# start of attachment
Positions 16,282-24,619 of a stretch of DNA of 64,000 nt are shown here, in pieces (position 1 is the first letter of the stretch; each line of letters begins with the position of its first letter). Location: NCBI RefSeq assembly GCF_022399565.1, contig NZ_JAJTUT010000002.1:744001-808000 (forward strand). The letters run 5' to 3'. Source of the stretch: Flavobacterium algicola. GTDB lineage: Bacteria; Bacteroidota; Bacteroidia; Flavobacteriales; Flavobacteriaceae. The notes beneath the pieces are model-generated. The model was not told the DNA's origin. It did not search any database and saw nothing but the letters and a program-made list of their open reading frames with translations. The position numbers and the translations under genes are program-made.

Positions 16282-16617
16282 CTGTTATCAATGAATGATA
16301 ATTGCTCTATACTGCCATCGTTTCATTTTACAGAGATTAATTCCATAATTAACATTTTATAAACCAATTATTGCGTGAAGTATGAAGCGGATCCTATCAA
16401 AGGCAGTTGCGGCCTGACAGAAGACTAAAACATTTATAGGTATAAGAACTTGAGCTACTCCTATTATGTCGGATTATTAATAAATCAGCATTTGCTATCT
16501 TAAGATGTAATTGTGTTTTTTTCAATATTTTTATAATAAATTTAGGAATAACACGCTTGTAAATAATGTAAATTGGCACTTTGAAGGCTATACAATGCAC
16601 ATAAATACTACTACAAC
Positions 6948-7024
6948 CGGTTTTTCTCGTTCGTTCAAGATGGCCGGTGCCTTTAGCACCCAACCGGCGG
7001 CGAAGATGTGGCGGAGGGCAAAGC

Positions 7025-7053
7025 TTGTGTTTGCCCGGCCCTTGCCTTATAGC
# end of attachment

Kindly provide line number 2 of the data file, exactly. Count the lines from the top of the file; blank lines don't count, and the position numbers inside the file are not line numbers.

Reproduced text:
Positions 16282-16617